A “taxpayer bill of rights” as foolishly passed by the North Carolina Senate may be seductive public policy, but it is potentially disastrous public policy. Some senators even renamed the idea a taxpayer “protection act,” a little sleight of hand for an easier sell to the House.
Most states have flirted with the TABOR, as it is called, but only Colorado had passed it.
As envisioned, it would put a ceiling of 5 percent on the personal income tax rate, limit government spending to track with population and put public money in an emergency fund that could be accessed only with a two-thirds vote of the legislature.
On the surface, TABOR would be tempting for taxpayers who knee-jerk against any increase. That’s why Senate advocates are confident that if they put a TABOR constitutional amendment to a public vote, it would pass.
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But this idea has been a miserable failure in Colorado. What happened? School spending as a percentage of personal income dropped, health insurance coverage for poor children was diminished and, oh, by the way, the state’s credit rating was downgraded.
TABOR limits a state’s ability to cope with emergencies when it can’t raise taxes even temporarily. And the high bar of a two-thirds vote to gain access to a state emergency fund might be tough to clear if a number of lawmakers decided just to stand against it on some right-wing principle.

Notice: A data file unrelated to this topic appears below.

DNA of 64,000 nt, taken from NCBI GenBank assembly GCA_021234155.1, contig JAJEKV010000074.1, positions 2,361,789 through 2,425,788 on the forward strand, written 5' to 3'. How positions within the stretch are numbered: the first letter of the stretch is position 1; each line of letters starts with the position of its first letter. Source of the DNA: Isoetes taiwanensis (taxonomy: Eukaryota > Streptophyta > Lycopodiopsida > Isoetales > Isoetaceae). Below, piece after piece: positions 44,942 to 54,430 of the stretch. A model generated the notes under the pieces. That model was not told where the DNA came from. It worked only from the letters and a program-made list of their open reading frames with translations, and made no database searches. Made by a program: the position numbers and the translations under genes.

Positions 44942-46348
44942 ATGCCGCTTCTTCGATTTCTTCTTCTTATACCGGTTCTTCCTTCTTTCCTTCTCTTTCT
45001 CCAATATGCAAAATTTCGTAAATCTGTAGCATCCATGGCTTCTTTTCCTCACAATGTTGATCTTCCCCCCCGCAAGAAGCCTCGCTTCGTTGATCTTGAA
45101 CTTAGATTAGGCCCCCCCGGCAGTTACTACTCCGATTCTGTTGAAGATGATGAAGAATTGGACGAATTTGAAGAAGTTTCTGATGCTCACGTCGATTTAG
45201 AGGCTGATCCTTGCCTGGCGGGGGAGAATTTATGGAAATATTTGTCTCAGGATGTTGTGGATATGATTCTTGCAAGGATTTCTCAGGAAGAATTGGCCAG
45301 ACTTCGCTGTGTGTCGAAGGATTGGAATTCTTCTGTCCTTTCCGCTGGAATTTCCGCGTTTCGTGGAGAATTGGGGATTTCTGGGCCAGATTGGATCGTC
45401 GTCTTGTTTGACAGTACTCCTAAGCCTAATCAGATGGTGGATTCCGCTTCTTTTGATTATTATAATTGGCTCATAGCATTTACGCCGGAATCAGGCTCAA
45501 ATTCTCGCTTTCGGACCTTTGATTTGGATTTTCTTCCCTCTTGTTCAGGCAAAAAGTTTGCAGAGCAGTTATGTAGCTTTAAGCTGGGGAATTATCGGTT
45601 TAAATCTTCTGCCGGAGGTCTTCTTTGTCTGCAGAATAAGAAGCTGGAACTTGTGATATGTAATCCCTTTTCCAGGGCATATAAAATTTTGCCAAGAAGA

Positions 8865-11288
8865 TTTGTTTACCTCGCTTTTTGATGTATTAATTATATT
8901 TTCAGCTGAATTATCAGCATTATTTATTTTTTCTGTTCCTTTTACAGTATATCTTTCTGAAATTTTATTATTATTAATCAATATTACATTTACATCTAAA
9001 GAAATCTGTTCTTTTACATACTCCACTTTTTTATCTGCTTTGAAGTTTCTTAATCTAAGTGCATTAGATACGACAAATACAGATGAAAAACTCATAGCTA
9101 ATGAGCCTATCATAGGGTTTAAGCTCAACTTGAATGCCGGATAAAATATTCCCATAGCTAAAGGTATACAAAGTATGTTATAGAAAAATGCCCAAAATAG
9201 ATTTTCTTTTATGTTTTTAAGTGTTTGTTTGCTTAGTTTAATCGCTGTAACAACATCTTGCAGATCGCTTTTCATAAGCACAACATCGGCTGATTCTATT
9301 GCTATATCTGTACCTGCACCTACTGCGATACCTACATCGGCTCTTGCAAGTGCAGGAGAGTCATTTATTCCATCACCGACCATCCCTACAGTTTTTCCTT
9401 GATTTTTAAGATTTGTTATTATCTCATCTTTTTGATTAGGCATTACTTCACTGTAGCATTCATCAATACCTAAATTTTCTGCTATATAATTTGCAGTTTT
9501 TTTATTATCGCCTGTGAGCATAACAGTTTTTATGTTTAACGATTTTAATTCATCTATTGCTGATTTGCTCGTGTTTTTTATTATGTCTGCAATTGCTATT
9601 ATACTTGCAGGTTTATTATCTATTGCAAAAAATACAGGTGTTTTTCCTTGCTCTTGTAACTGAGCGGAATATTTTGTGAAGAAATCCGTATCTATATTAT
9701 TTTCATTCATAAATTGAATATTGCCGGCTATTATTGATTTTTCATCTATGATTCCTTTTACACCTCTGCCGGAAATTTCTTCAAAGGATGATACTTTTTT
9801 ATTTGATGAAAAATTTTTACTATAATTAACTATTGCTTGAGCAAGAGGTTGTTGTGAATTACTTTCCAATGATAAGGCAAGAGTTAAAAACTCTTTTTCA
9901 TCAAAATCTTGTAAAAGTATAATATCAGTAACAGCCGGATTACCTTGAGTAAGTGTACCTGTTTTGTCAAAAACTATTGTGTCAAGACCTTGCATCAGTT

The credit-rating loss, almost certain to come if North Carolina passes TABOR, will be devastating in terms of the state’s ability to borrow money, and it’s something industry looks at when considering locating in a state. A state that ties its hands in taxes or expenditures of public money often can’t answer infrastructure needs such as highway maintenance or training workers.
N.C. Treasurer Janet Cowell warned lawmakers against this. North Carolina is one of only 10 states with a AAA credit rating from all rating agencies. It would most certainly be gone with TABOR in place.
It’s absolutely astonishing that despite the failure of TABOR in Colorado, stubborn state Senate Republicans have pushed on with it, almost defiantly ignoring common sense and the business community. Why have many other states considered it and then reconsidered it? Because, after that first flush of thinking it’s a great conservative idea and run-on issue, cooler heads realize it hasn’t worked.